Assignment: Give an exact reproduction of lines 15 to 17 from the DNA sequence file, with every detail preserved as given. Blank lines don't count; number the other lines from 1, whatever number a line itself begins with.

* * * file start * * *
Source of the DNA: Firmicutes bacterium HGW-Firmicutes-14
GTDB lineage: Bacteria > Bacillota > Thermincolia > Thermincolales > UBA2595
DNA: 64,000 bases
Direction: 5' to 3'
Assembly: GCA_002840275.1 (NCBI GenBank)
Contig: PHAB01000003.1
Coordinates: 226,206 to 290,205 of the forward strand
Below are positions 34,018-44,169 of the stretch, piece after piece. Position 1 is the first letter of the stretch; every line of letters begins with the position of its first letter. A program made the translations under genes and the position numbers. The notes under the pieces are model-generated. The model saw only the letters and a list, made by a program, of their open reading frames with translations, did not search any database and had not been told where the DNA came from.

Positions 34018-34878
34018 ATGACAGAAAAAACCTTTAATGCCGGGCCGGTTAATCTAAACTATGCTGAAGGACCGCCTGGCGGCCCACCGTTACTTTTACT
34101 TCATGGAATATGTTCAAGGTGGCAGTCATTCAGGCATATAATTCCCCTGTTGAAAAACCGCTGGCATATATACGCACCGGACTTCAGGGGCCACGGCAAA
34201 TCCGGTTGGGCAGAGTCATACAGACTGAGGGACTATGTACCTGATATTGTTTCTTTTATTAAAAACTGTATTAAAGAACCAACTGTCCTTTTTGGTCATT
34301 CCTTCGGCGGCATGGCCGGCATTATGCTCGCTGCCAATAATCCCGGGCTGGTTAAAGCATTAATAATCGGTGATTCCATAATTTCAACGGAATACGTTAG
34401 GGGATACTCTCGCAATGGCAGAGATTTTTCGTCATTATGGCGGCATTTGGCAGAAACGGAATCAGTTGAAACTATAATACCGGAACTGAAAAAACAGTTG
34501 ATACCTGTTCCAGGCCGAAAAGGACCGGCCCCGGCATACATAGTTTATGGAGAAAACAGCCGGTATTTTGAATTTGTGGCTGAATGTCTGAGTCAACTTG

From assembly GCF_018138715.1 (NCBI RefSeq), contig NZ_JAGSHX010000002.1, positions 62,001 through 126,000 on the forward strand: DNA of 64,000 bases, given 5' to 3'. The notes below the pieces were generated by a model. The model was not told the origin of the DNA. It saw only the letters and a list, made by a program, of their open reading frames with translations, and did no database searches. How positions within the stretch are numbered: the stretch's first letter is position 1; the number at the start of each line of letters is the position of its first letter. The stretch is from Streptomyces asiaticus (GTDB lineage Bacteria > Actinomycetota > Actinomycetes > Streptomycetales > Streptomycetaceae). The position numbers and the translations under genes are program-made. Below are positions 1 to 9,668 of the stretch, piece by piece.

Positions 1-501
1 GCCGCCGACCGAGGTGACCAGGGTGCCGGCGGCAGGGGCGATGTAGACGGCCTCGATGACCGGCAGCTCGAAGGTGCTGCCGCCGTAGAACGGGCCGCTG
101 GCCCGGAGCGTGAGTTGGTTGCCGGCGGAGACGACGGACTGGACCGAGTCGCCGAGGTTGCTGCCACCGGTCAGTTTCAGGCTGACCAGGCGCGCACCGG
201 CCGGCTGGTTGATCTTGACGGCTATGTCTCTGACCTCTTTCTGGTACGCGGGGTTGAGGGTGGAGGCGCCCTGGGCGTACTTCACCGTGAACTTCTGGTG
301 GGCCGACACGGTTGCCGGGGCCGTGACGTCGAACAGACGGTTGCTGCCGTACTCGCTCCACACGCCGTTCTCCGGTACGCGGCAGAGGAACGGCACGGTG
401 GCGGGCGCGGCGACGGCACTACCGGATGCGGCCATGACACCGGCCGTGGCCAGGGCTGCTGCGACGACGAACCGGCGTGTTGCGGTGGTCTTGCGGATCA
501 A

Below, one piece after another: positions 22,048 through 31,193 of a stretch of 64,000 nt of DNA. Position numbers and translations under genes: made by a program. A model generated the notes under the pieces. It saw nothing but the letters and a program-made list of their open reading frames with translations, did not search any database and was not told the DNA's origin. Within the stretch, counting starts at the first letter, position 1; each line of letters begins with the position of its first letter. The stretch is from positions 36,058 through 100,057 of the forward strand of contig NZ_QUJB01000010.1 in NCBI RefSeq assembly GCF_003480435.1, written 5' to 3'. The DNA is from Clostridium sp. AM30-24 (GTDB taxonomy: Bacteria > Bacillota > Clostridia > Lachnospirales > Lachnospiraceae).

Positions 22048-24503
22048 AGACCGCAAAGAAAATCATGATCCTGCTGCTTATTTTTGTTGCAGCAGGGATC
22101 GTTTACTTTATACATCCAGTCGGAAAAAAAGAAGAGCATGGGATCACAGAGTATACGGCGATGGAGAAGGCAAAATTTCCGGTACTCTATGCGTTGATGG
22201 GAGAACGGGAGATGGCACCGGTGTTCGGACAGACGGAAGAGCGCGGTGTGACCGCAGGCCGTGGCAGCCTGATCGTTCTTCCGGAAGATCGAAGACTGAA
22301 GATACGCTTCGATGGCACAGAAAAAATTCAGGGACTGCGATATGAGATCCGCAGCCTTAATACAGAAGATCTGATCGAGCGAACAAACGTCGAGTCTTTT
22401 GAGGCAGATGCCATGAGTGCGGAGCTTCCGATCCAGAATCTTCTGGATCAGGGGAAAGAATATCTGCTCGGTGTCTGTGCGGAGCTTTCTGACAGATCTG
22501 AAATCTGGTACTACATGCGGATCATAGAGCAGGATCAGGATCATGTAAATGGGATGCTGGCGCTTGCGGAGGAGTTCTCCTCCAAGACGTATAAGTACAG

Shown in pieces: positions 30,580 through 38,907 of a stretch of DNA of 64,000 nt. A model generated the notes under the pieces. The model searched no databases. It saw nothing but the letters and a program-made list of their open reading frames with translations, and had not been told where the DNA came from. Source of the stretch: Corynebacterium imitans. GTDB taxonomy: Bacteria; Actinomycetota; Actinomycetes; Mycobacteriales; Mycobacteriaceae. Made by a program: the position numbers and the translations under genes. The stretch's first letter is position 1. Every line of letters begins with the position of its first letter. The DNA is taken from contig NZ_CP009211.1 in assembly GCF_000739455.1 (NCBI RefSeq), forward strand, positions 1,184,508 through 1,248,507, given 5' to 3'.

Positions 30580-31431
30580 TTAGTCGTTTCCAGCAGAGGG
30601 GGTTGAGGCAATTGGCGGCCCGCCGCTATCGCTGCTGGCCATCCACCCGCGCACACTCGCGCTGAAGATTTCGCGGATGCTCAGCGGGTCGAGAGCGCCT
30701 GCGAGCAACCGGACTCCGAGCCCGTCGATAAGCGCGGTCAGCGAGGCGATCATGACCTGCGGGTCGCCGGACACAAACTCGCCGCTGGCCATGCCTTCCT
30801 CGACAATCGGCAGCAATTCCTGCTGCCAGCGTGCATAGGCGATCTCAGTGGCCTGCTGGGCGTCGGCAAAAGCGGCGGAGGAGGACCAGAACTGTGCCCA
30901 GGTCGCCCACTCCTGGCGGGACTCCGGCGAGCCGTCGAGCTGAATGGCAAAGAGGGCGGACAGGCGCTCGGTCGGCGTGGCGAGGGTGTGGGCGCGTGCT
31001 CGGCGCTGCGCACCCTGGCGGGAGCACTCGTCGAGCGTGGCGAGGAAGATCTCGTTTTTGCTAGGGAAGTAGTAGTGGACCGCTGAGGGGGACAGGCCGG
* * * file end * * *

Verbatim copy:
34501 ATACCTGTTCCAGGCCGAAAAGGACCGGCCCCGGCATACATAGTTTATGGAGAAAACAGCCGGTATTTTGAATTTGTGGCTGAATGTCTGAGTCAACTTG

From assembly GCF_018138715.1 (NCBI RefSeq), contig NZ_JAGSHX010000002.1, positions 62,001 through 126,000 on the forward strand: DNA of 64,000 bases, given 5' to 3'. The notes below the pieces were generated by a model. The model was not told the origin of the DNA. It saw only the letters and a list, made by a program, of their open reading frames with translations, and did no database searches. How positions within the stretch are numbered: the stretch's first letter is position 1; the number at the start of each line of letters is the position of its first letter. The stretch is from Streptomyces asiaticus (GTDB lineage Bacteria > Actinomycetota > Actinomycetes > Streptomycetales > Streptomycetaceae). The position numbers and the translations under genes are program-made. Below are positions 1 to 9,668 of the stretch, piece by piece.

Positions 1-501